The 86-patient analysis showed that 6 weeks after discharge, approximately 47% of patients struggled with shortness of breath, with 15% struggling with coughing.  However, by 12 weeks, only 39% of patients still experienced shortness of breath, while 15% continued to cough.

12-weeks were chosen due to the newness of the Covid-19, and the lack of data on how long the diseased lungs would react to other infections. Research is ongoing, with data expected at 24-weeks.

The relationship between Covid-19 and the heart was not covered by this research.

While the research was limited by the small patient cohort (only 86 patient pool), and while it is still unclear as to what happens with residual lung lesions, Judith Loffler-Ragg, MD from University Clinic in Innsbruck stated, “… there is resolution of so-called damage.”

It is one silver lining in the cloud storm of the year that has been so very difficult for so many people.

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As COVID-19 Cases Continue to Rise, West Coast Burns

There were confirmed new cases of 36,500 Covid-19 cases on September 10, 2020, bringing the total confirmed case to 6,471,218 in the US. Of course, only about 2,764,361 cases are active currently. But many living on the Pacific west coast are dealing with another problem making breathing difficult.

There are currently more than 13 states being impacted by wildfires, not just California. From Alaska, Washington, Oregon, and California to Texas, almost half of the US is currently battling wildfires.

In many of these states, citizens are struggling between choosing to open the window to breathe in smoke, or to stay stuffed up inside their homes due to Covid-19 pandemic and the risk of going elsewhere.

For example, the Governor of Oregon has declared a state of emergency for the wildfires, as well as extending the state of emergency for COVID-19 for another 60 days until November 3, 2020.

The current state of affairs have forced evacuations for many, as well as putting much strain on the states’ fire-fighting resources. The heat wave has eased a bit for California, and the shift in wind has finally allowed the Utilities to turn the electricity back on.

Nonetheless, the effects of the wind storms continue to have lasting effect in the region. More than half a million acres of forests and grassland have burned in California on Wednesday alone.

A blaze in Butte County has killed at least 3 people.

Air quality throughout San Francisco Bay area have reached unhealthy levels, with thick smoke blanketing much of the Pacific west and Northwest. What is very concerning is that the wildfires have not reached their worst of the season, as wildfires become most dangerous when the dry winds pick up in the fall months.

Unfortunately for the West Coast, there is a ridge of high pressure that has pinned the smoke in place, which means that it will be a while before California, Oregon, and Washington gets any relief from the heavy smoke and soot.

As the climate of the American West continues to show extremes unseen in previous eras, many are worried for their safety, as well as feeling the pressures of anxiety, stress, and fear.

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33% of Big Ten athletes with Covid-19 has heart inflammation

Big Ten conference is the oldest Division I collegiate athletic conference in the United States with athletes in just about every athletic field for college students. Unfortunately, up to 35% of the Big Ten athletes (not isolated to football players) who had Covid-19 are showing signs of inflammation of the heart muscle called myocarditis.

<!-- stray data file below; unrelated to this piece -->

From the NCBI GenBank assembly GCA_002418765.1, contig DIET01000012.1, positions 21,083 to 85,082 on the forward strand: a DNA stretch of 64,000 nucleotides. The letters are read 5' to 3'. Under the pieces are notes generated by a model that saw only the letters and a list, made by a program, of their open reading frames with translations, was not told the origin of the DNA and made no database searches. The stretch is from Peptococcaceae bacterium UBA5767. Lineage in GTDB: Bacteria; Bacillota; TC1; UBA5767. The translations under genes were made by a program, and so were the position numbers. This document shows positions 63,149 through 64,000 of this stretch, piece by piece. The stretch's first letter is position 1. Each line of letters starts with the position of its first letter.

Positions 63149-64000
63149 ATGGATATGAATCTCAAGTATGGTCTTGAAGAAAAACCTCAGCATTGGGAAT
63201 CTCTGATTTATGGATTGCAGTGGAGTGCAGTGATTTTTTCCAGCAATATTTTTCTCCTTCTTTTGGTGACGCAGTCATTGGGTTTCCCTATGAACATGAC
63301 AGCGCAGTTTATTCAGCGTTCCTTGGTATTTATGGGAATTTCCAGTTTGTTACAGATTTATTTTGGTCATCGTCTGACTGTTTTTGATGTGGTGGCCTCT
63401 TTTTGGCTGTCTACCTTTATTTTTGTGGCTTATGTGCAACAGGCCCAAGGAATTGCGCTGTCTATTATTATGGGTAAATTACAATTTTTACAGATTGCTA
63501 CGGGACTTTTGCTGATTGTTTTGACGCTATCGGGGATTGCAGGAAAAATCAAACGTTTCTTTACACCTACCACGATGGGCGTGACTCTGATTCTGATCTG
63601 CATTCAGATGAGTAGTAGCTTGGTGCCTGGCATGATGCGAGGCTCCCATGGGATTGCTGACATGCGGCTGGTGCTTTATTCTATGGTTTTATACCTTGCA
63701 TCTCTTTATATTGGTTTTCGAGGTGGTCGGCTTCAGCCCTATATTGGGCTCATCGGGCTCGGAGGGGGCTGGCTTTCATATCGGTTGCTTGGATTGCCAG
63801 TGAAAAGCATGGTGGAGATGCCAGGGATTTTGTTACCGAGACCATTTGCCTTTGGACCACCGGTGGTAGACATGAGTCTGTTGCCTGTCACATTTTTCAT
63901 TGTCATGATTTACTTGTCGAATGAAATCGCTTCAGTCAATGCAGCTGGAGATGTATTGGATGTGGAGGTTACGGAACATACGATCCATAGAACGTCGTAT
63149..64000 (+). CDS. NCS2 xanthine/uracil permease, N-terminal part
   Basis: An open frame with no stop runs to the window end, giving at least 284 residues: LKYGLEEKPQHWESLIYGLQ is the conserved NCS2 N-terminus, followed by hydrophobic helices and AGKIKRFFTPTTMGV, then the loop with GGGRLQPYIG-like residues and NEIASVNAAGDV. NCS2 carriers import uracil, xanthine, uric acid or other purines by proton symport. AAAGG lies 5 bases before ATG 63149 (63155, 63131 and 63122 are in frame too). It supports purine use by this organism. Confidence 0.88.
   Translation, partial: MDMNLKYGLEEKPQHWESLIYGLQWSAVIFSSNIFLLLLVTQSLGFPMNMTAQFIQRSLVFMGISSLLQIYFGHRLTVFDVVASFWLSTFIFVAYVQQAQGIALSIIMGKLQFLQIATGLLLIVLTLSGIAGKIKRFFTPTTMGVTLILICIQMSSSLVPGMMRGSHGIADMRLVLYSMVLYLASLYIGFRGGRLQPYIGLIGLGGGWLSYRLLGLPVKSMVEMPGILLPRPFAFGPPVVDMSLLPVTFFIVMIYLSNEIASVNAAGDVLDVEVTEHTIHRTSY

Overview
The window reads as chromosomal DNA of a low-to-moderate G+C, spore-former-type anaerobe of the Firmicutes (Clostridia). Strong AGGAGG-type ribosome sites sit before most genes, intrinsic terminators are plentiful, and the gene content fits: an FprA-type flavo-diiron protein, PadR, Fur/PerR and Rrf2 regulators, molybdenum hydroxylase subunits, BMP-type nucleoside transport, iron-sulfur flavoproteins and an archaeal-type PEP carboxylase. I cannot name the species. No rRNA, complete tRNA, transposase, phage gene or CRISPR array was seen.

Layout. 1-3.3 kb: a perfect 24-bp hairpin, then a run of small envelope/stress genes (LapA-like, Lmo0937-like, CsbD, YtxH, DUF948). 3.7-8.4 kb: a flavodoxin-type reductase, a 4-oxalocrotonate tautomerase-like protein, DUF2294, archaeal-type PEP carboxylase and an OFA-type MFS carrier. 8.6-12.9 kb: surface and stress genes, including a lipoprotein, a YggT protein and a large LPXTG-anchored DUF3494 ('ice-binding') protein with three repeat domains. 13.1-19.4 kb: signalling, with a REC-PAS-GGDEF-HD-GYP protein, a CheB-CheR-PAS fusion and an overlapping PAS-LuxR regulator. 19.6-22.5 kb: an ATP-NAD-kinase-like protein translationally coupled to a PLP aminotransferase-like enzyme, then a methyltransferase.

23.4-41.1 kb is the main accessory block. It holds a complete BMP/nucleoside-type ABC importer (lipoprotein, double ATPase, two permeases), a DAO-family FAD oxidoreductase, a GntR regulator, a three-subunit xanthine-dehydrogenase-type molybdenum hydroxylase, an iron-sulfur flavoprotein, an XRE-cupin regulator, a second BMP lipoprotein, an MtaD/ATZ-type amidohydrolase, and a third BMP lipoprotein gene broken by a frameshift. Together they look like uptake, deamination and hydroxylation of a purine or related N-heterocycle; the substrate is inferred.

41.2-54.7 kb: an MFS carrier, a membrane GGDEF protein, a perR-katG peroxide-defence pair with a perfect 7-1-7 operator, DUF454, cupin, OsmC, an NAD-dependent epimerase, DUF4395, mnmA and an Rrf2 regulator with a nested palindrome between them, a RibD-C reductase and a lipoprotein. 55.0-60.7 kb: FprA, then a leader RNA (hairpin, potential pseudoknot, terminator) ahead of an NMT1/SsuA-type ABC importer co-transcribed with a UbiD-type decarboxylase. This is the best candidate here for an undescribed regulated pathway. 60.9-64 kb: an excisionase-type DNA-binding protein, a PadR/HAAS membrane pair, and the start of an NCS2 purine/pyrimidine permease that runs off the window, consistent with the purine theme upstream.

It is unclear how myocarditis could affect the long term health of the athletes.

The Big Ten conference has been pressured to play, with some athletes, coaches, and even Pres. Trump urging the team to play. However, the kind of effect the myocarditis has on the athletes are worrying; the athletes who performed at their peak one week are found to be struggling like a normal individual, due to this heart inflammation.

If there is an overload of impact on the heart, the person could suffer many complications, including death.

If there is an overload of impact on the heart, the person could suffer many complications, including death.

As schools and colleges begin to return their students home, Big Ten has a real problem on their hands, and it is always important to remember that before they are athletes, they are students, and young people, some just recently turned 18. It is a cruel fate to bestow, and one that these student athletes may have to take with them for the rest of their lives.

Big Ten should take this into account in determining whether the conference plays this season.

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Large Companies Enforce Gag Orders for Positive Coronavirus cases

(Photo from Wikipedia)

Cheesecake Factory, Amazon.com, Cargill, McDonald’s, Target have given instructions to their employees not to talk about Coronavirus positive cases at work places.

As the countries start to reopen, with many businesses closing or being sluggish, big corporations noted to be important were able to make up some of the financial losses, but in doing so, they’ve also forced their employees to hide the true nature of the positive coronavirus cases occurring at these locations.

According to Bloomberg, Workers at Amazon.com, Cargill, McDonald’s, and Target say they were told to keep coronavirus cases quiet. The same sort of gagging has been alleged in OSHA (Occupational Safety and Health Administration) complaint against Smithfield Foods, Urban Outfitters, and General Electric.

At Recreational Equipment Inc., an employee texted colleagues to say he’d tested positive and that “I was told not to tell anybody” and “to not post or say anything on social media.”

These are just on the surfaces, but there is no doubt that many companies are keeping their employees quiet even where positive coronavirus cases are appearing. It is quite saddening that even in times of crises, what is most important are profit margins for these large corporations.

As of August 27, coronavirus positive cases are 5.8 million+ and deaths are 180,635 in US. With nearly 1,000 people dying every day, these behaviors aren’t helping the problem, only worsening it.

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Catching Coronavirus Twice

A 33-year old Hong Kong resident contracted the COVID-19 twice this year. He was infected once in March, recovered from it, only to become re-infected in August.

The first time, his symptoms were mild; second time, they were asymptomatic. They are 142 days apart in terms of infection.

The second time, he was returning from a trip to Spain via the United Kingdom. The study noted that the Coronavirus involved between the first time and the second time were unrelated strains, showing that acquired immunity may not be as strongly counted upon to keep the population safe, even if a significant number recover from the infection.

Given the variety of COVID-19 mutations, experts advise that people should take the vaccine when it becomes available to minimize the continued spread of the number of COVID-19 viruses.